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The UK Needs to Clean up Its Toxic Rhetoric on Brexit

Last month Prime Minister Theresa May triggered Article 50, signalling the start of the UK’s exit from the European Union. Within just a matter of days, former Conservative Party leader Michael Howard managed to spark a diplomatic row with Spain by threatening the use of military force to protect British sovereignty over Gibraltar. Fortunately Donald Tusk, president of the European Council, arrived at Downing Street shortly afterwards to ease the simmering tensions.

We knew that Brexit negotiations were going to be painfully difficult. However, for a senior Conservative to roam onto such provocative diplomatic ground at this early stage of the discussion process is both irresponsible and damaging. It’s easy for the Prime Minister to laugh off her colleague’s remarks as “jaw jaw”. But as we witnessed two weeks ago when the Royal Navy ordered a Spanish warship out of Gibraltar’s disputed territorial waters, it doesn’t take much for such throwaway comments to escalate into something more serious.

EU membership has been of vital importance in lessening tensions in the long-standing struggle between Spain and the UK over Gibraltar – thousands of frontier-workers now cross the border on a daily basis. 96% of Gibraltarians voted REMAIN.

Theresa May’s nonchalant response to Howard’s comments, combined with her unrelenting hard-line approach to Brexit, merely stokes the flames of such aggressive, toxic rhetoric. The Foreign Secretary, Boris Johnson, has also failed to denounce the remarks, suggesting either incompetence or collusion. Earlier this week, I have co-signed a letter calling on him to condemn Howard’s comments in the strongest terms and with urgency.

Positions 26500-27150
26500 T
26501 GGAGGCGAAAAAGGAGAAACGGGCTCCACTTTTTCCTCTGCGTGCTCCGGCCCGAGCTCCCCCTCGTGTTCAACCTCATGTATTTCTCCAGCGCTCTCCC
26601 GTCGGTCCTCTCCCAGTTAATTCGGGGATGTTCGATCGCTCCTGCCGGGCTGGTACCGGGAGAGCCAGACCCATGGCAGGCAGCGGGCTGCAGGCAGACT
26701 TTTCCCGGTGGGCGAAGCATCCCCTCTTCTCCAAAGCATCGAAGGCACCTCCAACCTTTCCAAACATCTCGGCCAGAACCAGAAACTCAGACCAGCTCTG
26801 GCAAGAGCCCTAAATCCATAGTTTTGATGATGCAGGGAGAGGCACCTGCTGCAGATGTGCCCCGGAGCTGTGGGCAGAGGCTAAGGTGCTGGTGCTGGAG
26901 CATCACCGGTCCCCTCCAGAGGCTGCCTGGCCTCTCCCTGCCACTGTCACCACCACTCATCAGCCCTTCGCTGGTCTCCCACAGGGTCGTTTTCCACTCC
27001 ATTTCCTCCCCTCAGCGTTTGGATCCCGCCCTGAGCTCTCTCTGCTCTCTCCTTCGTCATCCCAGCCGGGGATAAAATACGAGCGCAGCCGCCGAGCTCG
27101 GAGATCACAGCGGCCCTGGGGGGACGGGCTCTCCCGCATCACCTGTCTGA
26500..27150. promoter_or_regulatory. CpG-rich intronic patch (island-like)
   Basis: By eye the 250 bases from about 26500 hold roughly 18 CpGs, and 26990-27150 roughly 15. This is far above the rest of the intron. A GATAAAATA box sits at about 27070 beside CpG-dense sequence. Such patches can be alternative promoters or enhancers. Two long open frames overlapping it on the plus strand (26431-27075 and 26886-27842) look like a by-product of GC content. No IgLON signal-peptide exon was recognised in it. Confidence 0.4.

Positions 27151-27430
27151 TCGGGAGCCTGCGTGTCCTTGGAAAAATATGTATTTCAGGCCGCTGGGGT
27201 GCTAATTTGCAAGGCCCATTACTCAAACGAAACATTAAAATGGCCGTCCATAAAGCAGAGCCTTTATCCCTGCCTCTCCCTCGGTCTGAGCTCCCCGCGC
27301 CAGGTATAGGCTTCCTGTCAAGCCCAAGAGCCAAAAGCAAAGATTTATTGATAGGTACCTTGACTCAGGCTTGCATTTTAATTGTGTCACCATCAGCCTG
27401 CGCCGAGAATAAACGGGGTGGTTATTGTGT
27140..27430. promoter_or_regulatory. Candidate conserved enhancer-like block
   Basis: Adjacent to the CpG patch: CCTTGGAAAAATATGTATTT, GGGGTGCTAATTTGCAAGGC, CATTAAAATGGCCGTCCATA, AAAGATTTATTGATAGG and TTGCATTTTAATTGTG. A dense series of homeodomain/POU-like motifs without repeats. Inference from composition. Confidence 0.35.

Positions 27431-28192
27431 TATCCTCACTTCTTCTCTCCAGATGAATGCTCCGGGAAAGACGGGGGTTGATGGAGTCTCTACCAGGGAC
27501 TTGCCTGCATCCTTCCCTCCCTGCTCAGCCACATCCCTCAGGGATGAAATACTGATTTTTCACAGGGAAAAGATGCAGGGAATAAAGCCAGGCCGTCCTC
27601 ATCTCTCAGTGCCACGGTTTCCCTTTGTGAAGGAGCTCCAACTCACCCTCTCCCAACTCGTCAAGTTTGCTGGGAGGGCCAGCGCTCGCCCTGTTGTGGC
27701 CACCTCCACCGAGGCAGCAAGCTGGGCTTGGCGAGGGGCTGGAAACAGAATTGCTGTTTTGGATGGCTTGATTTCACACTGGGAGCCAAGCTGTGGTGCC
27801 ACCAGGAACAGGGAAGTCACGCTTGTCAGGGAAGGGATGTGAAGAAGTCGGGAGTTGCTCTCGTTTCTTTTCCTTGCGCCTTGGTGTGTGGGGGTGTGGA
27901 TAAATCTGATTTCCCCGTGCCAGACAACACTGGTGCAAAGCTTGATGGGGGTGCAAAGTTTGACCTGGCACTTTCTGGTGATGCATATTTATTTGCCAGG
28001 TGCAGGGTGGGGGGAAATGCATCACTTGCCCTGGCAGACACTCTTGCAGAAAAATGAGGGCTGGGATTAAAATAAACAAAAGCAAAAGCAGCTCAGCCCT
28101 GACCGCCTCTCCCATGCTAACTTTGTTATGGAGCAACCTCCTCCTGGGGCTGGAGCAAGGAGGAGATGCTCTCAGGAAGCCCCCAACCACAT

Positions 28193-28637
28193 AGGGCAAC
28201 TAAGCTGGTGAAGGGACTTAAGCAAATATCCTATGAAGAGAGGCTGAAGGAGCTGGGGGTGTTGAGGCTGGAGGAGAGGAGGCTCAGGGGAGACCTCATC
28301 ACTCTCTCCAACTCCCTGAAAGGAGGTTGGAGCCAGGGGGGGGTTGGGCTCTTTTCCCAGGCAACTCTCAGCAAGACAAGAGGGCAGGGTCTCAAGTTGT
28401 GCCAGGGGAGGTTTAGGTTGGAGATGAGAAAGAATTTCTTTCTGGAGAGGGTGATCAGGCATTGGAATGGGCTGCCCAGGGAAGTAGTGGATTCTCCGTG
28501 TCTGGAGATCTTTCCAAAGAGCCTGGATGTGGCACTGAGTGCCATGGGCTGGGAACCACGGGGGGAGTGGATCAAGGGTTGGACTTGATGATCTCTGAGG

So where do we go from here? It’s critical that the government learns from these early mistakes and treads a more careful, diplomatic path throughout the complex negotiations. This is particularly resonant now that Theresa May has called for a snap general election in a bid to strengthen her mandate. The Prime Minister would be wise to take guidance from the European Parliament’s Brexit resolution, approved by MEPs this month. The document sets out a much more measured approach – prioritising the rights of all EU citizens, and highlighting that any future agreement with the EU will require the UK to adhere to the standards set out by existing international obligations on vital issues such as the environment, tax evasion and human rights.

Throughout this disentangling process, the UK needs to remember the value of having strong, positive relationships with our European neighbours – threatening to send the gunboats is a crass response.

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